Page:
The Ovtiz case on Disney’s corporate board governance appears to have set some new standards for exactly how much leeway corporate boards have in making decisions.
Professor Bainbridge has been keeping a close eye on the trial and appeal. While he was not suprised by the result, he does think the judges missed a few key points in the case. Including a basic understanding of the business judgement rule, exactly what constitutes derliction of duty, and whether too high a standard (knowing violation of the law) was used in the decision.
Over at the Business Law Prof Blog they’re suprised by what is missing from the judgement. Mainly no guidelines for compensation limits.
Meanwhile the Conglomerate Blog found it interesting that the judge found Disney did violate best corporate practices but found that there was no judicial penalty for doing so. The idea being that the market would work it’s own justice. Alas, as history has born out, there is no such a creature. Conglomerate Blog posts their own comments round up here too.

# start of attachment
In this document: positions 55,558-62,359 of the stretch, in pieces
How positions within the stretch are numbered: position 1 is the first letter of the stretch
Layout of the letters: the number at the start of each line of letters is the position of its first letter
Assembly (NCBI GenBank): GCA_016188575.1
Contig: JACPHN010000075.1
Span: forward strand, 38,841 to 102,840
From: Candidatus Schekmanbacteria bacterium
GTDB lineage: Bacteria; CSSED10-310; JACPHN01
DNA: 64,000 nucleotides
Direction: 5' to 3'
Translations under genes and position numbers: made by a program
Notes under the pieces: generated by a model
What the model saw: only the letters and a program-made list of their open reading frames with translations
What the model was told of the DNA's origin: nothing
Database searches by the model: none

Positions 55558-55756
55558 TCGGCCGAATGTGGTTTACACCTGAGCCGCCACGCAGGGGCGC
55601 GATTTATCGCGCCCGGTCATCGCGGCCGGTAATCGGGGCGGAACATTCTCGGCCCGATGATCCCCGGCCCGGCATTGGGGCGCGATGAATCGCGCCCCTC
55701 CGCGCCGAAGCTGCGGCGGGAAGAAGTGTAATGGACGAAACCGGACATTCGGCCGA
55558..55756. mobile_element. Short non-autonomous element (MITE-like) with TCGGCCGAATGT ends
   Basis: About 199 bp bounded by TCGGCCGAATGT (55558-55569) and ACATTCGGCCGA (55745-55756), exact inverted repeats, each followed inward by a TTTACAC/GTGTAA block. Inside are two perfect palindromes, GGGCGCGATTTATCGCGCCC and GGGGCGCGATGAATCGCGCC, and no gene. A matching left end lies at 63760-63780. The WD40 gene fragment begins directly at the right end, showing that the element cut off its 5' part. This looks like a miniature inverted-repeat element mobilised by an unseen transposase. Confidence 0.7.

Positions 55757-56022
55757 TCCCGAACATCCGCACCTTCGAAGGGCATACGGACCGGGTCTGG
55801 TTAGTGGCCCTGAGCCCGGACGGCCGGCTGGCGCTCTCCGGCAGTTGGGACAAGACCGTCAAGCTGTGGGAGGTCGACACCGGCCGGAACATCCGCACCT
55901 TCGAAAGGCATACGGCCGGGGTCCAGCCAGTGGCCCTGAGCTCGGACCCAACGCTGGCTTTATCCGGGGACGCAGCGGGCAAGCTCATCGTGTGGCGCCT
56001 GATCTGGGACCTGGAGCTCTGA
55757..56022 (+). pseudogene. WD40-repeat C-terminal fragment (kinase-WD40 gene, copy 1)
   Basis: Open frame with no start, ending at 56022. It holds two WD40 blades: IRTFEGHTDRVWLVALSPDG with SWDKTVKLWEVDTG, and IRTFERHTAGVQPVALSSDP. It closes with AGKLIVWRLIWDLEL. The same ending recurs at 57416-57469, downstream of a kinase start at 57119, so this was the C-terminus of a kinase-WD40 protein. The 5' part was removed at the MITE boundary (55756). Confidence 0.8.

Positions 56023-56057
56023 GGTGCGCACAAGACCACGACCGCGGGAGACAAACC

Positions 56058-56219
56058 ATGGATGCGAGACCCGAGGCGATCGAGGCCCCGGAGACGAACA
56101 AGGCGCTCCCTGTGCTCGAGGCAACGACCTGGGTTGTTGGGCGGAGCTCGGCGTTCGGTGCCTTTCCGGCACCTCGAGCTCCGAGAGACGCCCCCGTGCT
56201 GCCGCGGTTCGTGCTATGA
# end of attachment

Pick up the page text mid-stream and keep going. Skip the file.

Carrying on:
This whole situation shows how stock holders are at the mercy of Delaware Courts and Lawmakers. They’ve crafted a very liberal field for corporations to play on with few or no penalties for fouls. If there are no teeth to the regulations, then there are in fact no regulations. Relying on the market for corrections has proven to be useless in this case as there is no action the market can take against a rogue board but to sell the stock or vote the board out, which in the case of Disney, can prove to be most difficult. Profit drives the decisions of the majority of share holders (institutional fund managers and the like) these days, they will never be willing to cut off their paycheck to punish a rogue board. Yet it seems there is little we can do about it other than move to Delaware and vote to change the laws.